Capitalism is failing the planet
Date Written: 2014-11-20
Publisher: Green Left Weekly
Year Published: 2014
Resource Type: Article
Cx Number: CX16979
If we continue with capitalist business as usual, there will be disastrous consequences for humanity. Capitalism is in unavoidable conflict with environmental sustainability because of three key features that are inherent to the system.
Capitalism is in unavoidable conflict with environmental sustainability because of three key features that are inherent to the system.
Profit motive: The motivating force of capitalism is the never-ending quest for profits and accumulation; all other areas are and suffer as result.
Unfettered growth: Capitalist economies must continually expand, which is incompatible with the Earth’s defined boundaries and finite resources. Marx called this the “treadmill of production”, and it was one of his most valuable ecological insights.
Externalities: Social and environmental costs are externalised and unable to be accounted for in capitalist economics.
In reality, the environment is not something “external” to the human economy as capitalism tells us; it constitutes the essential life support systems for all living creatures. A system that is unable to take this into account is not “rational” and “efficient”, but paving the way for its own destruction.
Marx and Engels’ conception of the Earth as a dynamic and complex whole demonstrate that their views constituted some of the most advanced environmental thinking of the nineteenth century.
This advanced view also saw humans as a part of this ecosystem structure, rather than above it, and derided the view that humans could exploit nature as they wished without consequences.
In Dialectics of Nature engels wrote: “Let us not, however, flatter ourselves overmuch on account of our human victories over nature. For each victory nature takes its revenge on us…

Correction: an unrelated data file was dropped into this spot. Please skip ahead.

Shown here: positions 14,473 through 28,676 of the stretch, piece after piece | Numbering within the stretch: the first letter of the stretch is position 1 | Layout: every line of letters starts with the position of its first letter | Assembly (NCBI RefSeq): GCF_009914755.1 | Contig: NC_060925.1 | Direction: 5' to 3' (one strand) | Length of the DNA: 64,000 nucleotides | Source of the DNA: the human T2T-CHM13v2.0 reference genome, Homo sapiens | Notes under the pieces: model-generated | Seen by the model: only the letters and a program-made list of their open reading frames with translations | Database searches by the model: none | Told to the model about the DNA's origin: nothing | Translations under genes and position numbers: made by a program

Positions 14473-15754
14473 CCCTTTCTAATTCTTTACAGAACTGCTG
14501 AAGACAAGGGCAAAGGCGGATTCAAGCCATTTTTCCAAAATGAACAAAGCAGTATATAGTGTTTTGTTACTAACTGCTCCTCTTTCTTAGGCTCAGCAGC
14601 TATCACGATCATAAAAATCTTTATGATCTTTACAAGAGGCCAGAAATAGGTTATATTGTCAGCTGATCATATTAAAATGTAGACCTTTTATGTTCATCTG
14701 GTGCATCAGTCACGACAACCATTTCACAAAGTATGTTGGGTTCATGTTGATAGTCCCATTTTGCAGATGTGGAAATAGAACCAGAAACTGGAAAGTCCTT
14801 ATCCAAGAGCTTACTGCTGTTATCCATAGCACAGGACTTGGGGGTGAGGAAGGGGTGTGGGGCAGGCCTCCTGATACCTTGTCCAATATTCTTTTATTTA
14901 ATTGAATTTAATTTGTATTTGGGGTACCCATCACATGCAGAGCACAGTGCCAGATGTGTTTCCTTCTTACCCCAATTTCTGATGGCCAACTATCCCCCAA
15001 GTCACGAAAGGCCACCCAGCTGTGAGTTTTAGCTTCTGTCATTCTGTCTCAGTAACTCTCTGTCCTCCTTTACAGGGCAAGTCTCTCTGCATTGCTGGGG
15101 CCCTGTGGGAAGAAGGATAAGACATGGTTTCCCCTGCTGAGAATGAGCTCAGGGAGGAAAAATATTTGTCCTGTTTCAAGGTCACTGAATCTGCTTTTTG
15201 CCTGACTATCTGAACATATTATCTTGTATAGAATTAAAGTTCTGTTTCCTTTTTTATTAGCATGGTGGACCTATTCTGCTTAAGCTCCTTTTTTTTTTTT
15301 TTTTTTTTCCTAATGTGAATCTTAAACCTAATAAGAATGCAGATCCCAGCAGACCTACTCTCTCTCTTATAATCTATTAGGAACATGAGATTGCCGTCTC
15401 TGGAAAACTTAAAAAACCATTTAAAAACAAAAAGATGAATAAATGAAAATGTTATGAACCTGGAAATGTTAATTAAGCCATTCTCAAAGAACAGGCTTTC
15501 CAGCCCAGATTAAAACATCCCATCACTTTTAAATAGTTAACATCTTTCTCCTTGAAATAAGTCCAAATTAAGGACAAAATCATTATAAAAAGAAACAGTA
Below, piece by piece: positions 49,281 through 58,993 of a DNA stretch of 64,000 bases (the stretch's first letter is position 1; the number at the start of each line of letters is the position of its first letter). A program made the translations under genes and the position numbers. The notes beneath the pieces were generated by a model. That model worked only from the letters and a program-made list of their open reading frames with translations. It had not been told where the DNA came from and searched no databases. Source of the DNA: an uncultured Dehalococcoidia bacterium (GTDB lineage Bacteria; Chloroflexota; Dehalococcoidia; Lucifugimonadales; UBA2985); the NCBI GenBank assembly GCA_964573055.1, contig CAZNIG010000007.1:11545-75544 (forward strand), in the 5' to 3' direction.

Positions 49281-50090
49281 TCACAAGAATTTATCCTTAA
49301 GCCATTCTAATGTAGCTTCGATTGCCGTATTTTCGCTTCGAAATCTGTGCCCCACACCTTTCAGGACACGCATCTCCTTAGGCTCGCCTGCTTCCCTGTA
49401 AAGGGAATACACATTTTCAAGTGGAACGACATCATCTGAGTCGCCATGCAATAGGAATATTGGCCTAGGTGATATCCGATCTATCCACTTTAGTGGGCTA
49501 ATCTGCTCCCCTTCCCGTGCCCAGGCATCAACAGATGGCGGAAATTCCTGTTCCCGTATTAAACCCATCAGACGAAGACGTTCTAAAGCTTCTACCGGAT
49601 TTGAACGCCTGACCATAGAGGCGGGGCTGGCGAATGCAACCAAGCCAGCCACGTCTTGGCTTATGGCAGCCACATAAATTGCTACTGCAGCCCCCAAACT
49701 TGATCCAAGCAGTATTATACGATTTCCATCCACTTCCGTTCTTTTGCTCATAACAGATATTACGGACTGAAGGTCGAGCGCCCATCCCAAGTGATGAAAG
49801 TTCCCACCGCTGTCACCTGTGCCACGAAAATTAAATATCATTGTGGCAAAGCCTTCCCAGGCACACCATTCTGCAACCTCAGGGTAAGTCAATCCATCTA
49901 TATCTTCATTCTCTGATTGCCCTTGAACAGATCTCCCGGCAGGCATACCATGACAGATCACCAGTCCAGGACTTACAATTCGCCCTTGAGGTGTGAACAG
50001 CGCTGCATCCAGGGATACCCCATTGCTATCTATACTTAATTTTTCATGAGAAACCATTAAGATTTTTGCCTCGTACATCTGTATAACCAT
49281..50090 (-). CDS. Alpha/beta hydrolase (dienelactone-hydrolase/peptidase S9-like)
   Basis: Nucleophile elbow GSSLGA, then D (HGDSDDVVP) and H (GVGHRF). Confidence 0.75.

“Thus at every step we are reminded that we by no means rule over nature like a conqueror over a foreign people, like someone standing outside nature – but that we, with flesh, blood and brain, belong to nature, and exist in its midst”.
Marx and Engels may not be well known for their ecological thinking, but in fact, they have a lot to teach us in this field. They argued that capitalism’s exploitation of working people and the unsustainable exploitation of nature were linked and part of the same process.
Marx’s two most important ecological insights were “the treadmill of production” (previously mentioned) and the “ecological (or metabolic) rift”.
The Metabolic Rift states that the capitalist mode of production causes a sharp break in the metabolism (two way relationship) between nature and humans, which Marx sees as mediated by process of human labour. This occurs on dual levels; at the local level where industrial production reduces soil fertility, depriving both soil and workers of nourishment and sustenance, and on the global scale through exploitation of the resources of the Global South by the imperialist countries of the Global North.
It is evident that we cannot just reform the system or shift to “green capitalism” because ecological destruction is built into the inner nature and logic of our present system of production and distribution.
As socialists, we know there can be no lasting solution to the world’s environmental crises as long as capitalism remains the dominant economic and social system on this planet. Eco-socialism or Barbarism, there is no third way.
Eco-socialism aims to combine the best aspects of green and red — of ecology and Marxism. It takes from ecology an understanding of nature as interrelated, integrated eco-systems and essential insights into humanity’s impact on the environment.